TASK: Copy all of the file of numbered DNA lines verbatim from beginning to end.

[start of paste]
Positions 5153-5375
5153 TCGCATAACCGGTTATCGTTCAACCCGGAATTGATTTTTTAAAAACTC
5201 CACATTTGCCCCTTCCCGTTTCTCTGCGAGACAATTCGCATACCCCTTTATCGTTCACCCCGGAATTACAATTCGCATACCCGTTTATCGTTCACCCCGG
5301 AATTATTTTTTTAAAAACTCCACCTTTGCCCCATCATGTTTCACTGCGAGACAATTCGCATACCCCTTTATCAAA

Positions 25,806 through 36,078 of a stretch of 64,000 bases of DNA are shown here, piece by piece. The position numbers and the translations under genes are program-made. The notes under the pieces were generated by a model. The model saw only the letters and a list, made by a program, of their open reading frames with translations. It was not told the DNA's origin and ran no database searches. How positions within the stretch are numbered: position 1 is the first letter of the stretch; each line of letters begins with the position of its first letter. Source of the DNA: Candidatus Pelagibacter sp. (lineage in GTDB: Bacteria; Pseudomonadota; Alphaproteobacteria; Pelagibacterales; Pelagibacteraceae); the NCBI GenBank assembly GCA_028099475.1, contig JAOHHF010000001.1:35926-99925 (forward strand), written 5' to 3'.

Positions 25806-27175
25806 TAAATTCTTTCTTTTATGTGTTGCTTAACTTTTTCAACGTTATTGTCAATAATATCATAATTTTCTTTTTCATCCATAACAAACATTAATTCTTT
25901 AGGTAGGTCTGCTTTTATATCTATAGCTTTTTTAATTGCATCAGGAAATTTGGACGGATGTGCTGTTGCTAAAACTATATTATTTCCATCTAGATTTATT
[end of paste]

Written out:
Positions 5153-5375
5153 TCGCATAACCGGTTATCGTTCAACCCGGAATTGATTTTTTAAAAACTC
5201 CACATTTGCCCCTTCCCGTTTCTCTGCGAGACAATTCGCATACCCCTTTATCGTTCACCCCGGAATTACAATTCGCATACCCGTTTATCGTTCACCCCGG
5301 AATTATTTTTTTAAAAACTCCACCTTTGCCCCATCATGTTTCACTGCGAGACAATTCGCATACCCCTTTATCAAA

Positions 25,806 through 36,078 of a stretch of 64,000 bases of DNA are shown here, piece by piece. The position numbers and the translations under genes are program-made. The notes under the pieces were generated by a model. The model saw only the letters and a list, made by a program, of their open reading frames with translations. It was not told the DNA's origin and ran no database searches. How positions within the stretch are numbered: position 1 is the first letter of the stretch; each line of letters begins with the position of its first letter. Source of the DNA: Candidatus Pelagibacter sp. (lineage in GTDB: Bacteria; Pseudomonadota; Alphaproteobacteria; Pelagibacterales; Pelagibacteraceae); the NCBI GenBank assembly GCA_028099475.1, contig JAOHHF010000001.1:35926-99925 (forward strand), written 5' to 3'.

Positions 25806-27175
25806 TAAATTCTTTCTTTTATGTGTTGCTTAACTTTTTCAACGTTATTGTCAATAATATCATAATTTTCTTTTTCATCCATAACAAACATTAATTCTTT
25901 AGGTAGGTCTGCTTTTATATCTATAGCTTTTTTAATTGCATCAGGAAATTTGGACGGATGTGCTGTTGCTAAAACTATATTATTTCCATCTAGATTTATT